As she sat in a dim conference room wearing a black coat, rays of sunlight lit up Suzan Harb’s face as she spoke of the differences between her native Lebanon and her new home of Dearborn.
Nestled in a corner of the Flying Carpet Café with some of his favorite Lebanese delicacies, Nagib Kadri smiled a few times at the mention of his birthplace in Lebanon. But he calls Dearborn his real home.
Let's say you're in McKeesport, one of the many suburbs in western Pennsylvania’s Allegheny County. You want to get to Pittsburgh, but want to avoid the incessant construction on I-376.
Residents of Hamtramck say they know the secret to a peaceful existence among those of varied cultural backgrounds and faiths: close living. On Evaline Street, cream-colored homes with balconies stand a few feet apart ...
Nolan Finley, a columnist for the Detroit News, recently asked for the second time where the black people were in downtown Detroit. Has he been to Punch Bowl Social lately? Let’s talk about Punch Bowl Social for a bit.
Sometimes conflicts and the suffering that they bring force people to leave their homes in search of a place where they can survive. It’s not easy for refugees to leave everything behind: their house, a secure job, a way of life and a family.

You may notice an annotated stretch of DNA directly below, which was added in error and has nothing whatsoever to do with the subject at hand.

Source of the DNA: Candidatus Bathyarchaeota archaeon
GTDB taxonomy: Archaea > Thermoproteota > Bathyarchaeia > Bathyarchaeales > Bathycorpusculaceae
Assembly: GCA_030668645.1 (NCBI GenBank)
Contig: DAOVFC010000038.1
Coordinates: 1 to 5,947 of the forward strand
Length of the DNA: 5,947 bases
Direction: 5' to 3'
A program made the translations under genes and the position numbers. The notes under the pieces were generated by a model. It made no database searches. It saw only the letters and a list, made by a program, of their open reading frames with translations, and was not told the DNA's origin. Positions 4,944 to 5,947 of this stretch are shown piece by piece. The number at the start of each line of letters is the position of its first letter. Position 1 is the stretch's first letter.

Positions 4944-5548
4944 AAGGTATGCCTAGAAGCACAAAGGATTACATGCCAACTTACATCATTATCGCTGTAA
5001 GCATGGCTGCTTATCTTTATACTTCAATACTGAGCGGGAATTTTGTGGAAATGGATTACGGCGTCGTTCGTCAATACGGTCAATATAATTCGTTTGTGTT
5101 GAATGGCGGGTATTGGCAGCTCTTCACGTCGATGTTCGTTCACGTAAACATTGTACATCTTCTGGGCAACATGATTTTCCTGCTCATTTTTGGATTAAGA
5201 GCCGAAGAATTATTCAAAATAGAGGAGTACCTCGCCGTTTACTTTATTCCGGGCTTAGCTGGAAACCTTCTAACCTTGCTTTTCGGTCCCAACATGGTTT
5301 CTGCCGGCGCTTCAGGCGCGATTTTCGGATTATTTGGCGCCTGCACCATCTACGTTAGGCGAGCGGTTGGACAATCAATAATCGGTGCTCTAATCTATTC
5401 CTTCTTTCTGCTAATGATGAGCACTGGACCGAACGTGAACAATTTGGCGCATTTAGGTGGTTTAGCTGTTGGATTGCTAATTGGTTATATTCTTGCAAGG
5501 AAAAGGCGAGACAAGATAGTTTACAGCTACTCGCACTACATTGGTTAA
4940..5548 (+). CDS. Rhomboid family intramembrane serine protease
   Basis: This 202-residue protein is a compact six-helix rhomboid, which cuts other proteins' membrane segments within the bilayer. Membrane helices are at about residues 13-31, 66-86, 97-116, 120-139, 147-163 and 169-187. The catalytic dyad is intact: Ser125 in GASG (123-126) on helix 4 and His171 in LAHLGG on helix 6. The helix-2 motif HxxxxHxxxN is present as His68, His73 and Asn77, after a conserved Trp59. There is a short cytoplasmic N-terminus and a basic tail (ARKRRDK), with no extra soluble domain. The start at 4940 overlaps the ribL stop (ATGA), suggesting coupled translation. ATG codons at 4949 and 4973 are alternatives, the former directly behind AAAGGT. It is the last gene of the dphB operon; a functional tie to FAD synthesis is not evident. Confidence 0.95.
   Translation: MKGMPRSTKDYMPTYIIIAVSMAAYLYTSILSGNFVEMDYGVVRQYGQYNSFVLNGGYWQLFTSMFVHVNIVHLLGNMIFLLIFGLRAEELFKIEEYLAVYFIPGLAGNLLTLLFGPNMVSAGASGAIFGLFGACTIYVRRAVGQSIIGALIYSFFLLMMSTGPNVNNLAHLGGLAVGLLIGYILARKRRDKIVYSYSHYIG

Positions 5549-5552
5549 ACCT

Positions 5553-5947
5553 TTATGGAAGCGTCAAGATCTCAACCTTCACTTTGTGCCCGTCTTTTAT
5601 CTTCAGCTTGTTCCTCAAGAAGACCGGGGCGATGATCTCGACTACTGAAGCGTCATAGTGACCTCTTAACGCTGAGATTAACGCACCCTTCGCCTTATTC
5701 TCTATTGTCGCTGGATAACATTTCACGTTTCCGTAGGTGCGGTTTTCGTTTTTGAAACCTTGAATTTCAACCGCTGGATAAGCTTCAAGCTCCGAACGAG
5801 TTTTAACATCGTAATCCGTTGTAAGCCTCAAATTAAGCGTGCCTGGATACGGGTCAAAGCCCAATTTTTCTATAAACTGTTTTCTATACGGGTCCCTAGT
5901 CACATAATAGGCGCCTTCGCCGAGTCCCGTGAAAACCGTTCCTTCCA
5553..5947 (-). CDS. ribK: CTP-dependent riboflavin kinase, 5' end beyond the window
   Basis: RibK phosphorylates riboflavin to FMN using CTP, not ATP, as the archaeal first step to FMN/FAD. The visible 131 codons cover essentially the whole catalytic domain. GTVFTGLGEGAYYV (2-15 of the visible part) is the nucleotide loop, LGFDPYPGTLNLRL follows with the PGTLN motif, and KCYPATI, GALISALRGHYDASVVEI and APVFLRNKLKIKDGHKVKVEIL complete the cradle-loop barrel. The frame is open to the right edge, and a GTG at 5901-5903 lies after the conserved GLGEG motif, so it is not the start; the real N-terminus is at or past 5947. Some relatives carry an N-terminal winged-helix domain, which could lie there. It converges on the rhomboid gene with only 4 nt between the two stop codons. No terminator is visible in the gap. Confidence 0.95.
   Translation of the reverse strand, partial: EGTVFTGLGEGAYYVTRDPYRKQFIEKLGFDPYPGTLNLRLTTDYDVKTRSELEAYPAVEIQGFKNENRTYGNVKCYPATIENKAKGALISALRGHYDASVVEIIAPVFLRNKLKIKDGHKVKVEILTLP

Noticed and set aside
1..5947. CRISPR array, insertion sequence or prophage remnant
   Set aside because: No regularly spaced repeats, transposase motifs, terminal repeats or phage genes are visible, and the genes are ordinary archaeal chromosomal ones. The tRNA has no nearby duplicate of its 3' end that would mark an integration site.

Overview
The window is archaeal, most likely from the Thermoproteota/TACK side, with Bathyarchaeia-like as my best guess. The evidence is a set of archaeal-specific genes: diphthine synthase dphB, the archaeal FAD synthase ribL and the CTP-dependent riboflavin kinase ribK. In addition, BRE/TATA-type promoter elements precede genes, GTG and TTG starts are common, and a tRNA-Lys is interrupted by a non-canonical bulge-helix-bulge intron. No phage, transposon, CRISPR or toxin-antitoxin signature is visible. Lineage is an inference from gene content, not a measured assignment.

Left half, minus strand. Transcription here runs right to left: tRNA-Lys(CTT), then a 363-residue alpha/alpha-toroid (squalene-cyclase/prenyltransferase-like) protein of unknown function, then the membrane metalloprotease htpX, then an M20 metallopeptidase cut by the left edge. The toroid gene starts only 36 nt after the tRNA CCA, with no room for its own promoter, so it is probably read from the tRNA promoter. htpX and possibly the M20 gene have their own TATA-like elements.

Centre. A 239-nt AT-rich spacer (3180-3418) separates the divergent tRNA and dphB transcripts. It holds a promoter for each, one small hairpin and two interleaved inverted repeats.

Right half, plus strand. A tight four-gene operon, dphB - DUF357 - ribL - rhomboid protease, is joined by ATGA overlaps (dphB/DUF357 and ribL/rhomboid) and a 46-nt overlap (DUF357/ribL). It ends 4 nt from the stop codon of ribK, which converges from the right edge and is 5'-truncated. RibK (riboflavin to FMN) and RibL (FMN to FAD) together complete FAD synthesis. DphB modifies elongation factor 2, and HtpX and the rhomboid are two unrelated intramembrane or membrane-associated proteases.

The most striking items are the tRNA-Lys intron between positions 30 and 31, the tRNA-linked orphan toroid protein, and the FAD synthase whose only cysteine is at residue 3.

Buildings and Food: Walnut Way is Transforming its Milwaukee Neighborhood Brick by Brick, Crop by Crop, and Porch by Porch
They sling a mean Reuben at Jake’s Deli on the corner of W. North Avenue and 17th Street on Milwaukee’s north side. That iconic sandwich, arguably the best in town, hasn’t changed much ...
“Hey, man, he got a spot,” says Kenny Lucas, pointing his thumb toward Dallas Schiestel, as another man joins the growing party in Riverbank Park, waiting for the Flint Community Cookout to begin.
The building at Mack near Chalmers resembles thousands of Detroit properties: abandoned, in tax foreclosure, burned-out, dangerous, overdue for demolition.
Dzemal Bijedic knows what it’s like to be a refugee. He was just a kid when the bombs started falling on the Dalmatian city of Dubrovnik, his mother’s hometown.
Last Thanksgiving, I was in Houston, visiting my wife’s family. “How far is it from here to Dallas?” I asked my sister-in-law. “To where?” she asked. “To Dale’s house?”
Nestled between a modern-day bistro and a jewelry shop, just inside of Akron’s North Hill neighborhood, sits a small inconspicuous building.